'Dinner with Goebbels' and the power of propaganda

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War requires self deception and someone is always there to provide it. In Red Sandcastle Theatre's production of "Dinner With Goebbels" we get to spend time and share wine with modern history's most infamous purveyors of the cruelest commodity. 

The play, by psychiatrist and Physician Against War activist Mark Leith, gives us a short history of public relations (when you're doing it), otherwise known as propaganda (when it's a bad thing).

Karl Rove, who brought you the Invasion of Iraq to find WMDs, summons up his two dead historical mentors to help him with a problem. Rove has just "outed" Valerie Plame as a CIA agent to counter her diplomat husband's poo-pooing of the WMD story. Rove is experiencing his first serious blowback and calls upon the spirit of Edward Bernays and Joseph Goebbels to guide him through this dark night of the soul. 

For the uninitiated, Bernays was the nephew of Sigmund Freud who pioneered the "art" of public relations. He coined the brand name "Lucky Strike," sold smoking to women as suffragism by calling cigarettes "torches of freedom," engineered the backstory for the Eisenhower era coup in Guatemala on behalf of the United Fruit Company and provided the rationalization for dropping the A-Bomb on Japan to "save lives." The least famous of the three men, he was likely the most influential. Goebbels revered Bernays' books and he is a direct progenitor of the Rovian big lie.

Goebbels needs little introduction. He was the guiding intellect behind Nazi communications operations from the spin on the Reichstag fire to the films of Leni Riefenstahl. And Rove, well, what more need you say about someone who turned a coke head army deserter into a two term president? 

Basically "Dinner With Goebbels" is a history lesson about propaganda. You walk away with a sense that the lies that compose the fabric of consumerism and jingoism are intertwined, and old hat.

As theatre, it suffers from the fact that watching liars lie isn't too exciting in and of itself. Not too much happens other than exposition and dialogue. However the production takes a big risk to resolve this problem. The unholy trinity of warmongering men are played by women. Goebbels, Bernays and Rove are played by Mary Wildridge, Cathy Shilton and Sandra Forte respectively, and their performances save the evening.

There is a surreality, and an element of selling a "lie" in their gender-bending that lends this production of "Dinner With Goebbels" what it needs to surmount drama by exposition. This play needed some obvious artifice to get the audience past the talk. In this case it gets what it needs from three solid performances by three women actors. Forte's Rove is especially powerful, but then again, she also got the best lines with which to work.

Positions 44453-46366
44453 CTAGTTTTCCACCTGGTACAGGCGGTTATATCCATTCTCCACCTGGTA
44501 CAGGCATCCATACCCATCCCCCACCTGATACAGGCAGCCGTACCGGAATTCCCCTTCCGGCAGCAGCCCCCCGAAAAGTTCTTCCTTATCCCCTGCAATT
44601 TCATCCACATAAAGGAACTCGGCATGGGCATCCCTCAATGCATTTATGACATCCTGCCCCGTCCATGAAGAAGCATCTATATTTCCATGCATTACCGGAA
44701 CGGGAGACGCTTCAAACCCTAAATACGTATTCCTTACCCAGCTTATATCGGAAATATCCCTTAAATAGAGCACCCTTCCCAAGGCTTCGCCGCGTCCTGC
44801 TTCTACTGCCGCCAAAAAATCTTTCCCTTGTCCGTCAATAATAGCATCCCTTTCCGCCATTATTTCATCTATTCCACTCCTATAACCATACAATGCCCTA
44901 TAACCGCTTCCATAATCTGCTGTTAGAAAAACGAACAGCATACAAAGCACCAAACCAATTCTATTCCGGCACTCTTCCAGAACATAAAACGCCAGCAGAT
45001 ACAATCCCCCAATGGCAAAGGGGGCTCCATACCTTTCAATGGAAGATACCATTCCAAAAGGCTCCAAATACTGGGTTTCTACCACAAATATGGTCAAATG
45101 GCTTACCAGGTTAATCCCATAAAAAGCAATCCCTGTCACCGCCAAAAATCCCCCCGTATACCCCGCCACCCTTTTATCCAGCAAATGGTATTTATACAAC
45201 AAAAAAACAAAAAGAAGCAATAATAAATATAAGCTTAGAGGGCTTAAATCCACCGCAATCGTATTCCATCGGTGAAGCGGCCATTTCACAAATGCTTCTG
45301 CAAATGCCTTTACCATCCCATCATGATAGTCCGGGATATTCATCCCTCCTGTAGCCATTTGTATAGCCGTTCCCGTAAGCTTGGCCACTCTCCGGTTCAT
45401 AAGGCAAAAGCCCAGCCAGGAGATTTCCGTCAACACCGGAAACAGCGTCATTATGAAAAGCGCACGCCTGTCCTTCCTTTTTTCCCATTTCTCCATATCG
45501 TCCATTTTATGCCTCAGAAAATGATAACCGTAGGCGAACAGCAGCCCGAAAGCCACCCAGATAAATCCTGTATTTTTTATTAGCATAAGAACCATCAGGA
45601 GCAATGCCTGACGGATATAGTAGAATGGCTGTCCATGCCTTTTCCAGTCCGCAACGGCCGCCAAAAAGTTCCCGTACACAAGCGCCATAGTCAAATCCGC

Director Les Porter's production is severe and minimalist. He leaves the play to its words and the performances of the actors. More visual stimulus isn't required as the play is concise and hard hitting. Like real life, you don't notice the austerity until you are over the shock, and by then the game is over. 

In the end Rove does not get the guidance he seeks from his dead mentors, but the audience leaves with an overview of the history of mass manipulation from the mouths of the masters.

In the Q&A following the performance, playwright Mark Leith said that the cure for propaganda was media literacy. Once you know what manipulation looks like, you won't be able to not see it. So it's a great thing that numerous high school history and politics classes will be attending future performances of "Dinner With Goebbels."

If future generations don't learn from the historical mistakes of being duped by propaganda, they will be condemned to join previous generations of cannon fodder. To the unquestioning military service may seem to be the only alternative to unemployment, or student debt.

Humberto Da Silva is a contributor to rabble and also rabbletv's 'Not Rex' contributor.

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